1. more iterations 2 considerable time spent in modeling 3 sufficient amount of time spent in early stage of considering more constraints.

Ineffective process: Exp 04-26
1 few iterations 2 very few requests for information 3 lack of problem scoping. 4 the whole process seems to be linear, which is dominated by modeling.


I must say that now it seems to me that experts have their distinct way of design. We always say ** may contribute to a good design, based on our observation or expert’s description. Thus, what we are talking about good design is all about the common points across experts’ performance. In terms of individual expert, which method he/she will use may depends on the problem, context or constraints, etc.

A little bit surprised to see that problem decomposing is the least important. Maybe experts tend to consider problem as a whole? They do not need to decompose it?

CJ said...

One good thing about the diagram is the phase including brainstorming and creating many different concepts. The model is very simplified, which may be easier for students at lower levels to use, and the activities that are listed were placed in a logical order.

Some opportunities for improvement are largely due to the simplification of the process. A large portion of time is allotted to selecting the concept, but no effort is made to formalize the concept and finalize the ideas before building the prototype. There is no analysis phase (in terms of engineering modeling, etc.), but maybe this is for designers without experience doing engineering analysis and calculations. Building a prototype would likely require more time than 1 week, depending on the complexity of the project. It would likely be beneficial to have some additional time for revisions to the design and building the final design, especially if no analysis is conducted to evaluate the design before prototyping. Documentation should occur throughout the entire process such as recording ideas, sketches, alternatives, reasoning, requirements, objectives and goals, etc.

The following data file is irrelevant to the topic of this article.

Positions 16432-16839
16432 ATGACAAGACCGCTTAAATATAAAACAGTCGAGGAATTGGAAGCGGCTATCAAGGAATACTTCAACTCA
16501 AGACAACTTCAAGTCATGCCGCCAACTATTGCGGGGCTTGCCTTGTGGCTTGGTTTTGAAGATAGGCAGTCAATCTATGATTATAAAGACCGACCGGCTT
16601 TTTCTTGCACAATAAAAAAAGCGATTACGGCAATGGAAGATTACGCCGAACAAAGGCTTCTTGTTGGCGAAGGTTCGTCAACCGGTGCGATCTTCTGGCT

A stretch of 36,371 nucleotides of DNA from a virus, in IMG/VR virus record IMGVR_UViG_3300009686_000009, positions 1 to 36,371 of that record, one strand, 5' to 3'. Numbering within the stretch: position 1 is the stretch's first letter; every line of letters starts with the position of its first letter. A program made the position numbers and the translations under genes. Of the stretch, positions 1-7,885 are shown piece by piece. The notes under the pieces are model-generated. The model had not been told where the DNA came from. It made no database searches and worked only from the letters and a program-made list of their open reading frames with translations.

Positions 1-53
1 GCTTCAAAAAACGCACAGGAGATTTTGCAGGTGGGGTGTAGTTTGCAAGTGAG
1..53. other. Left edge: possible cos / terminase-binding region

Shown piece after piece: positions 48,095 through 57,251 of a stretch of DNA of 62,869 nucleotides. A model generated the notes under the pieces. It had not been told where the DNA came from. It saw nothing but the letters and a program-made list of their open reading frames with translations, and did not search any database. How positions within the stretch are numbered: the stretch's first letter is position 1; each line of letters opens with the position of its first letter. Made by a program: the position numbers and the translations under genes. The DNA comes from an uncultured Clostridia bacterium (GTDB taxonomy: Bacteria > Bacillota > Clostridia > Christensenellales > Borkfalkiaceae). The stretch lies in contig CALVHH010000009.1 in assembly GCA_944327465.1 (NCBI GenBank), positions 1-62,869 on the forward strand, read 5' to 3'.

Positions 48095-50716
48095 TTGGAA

The important elements for good design practices as noted by Atman and/or Mehalik include: gathering information, exploring the problem representation, considering/exploring multiple alternatives, iterating, transitioning between steps, and paying adequate attention to each step in the process.

The processes which best seemed to incorporate these “good design” practices include 03-14, 07-35, and 01-01. Each of these designers seemed to do a great deal of gathering information and spent a significant portion of their time modeling. It seems that 01-01 used iteration as well because generating ideas continues throughout almost the entire process. 03-14 also considered feasibility and evaluated alternatives.

Although several key steps were described in the literature as contributing to good design practice, I think that a combination of many of the different steps would also lead to and “efficient” design process provided there is still slightly more concentration in the more important steps. This may be similar to Atman’s statement about paying adequate attention to each of the steps. 17-83 exhibits this notion, where several steps are being performed throughout the process, and often simultaneously (in combination with other steps).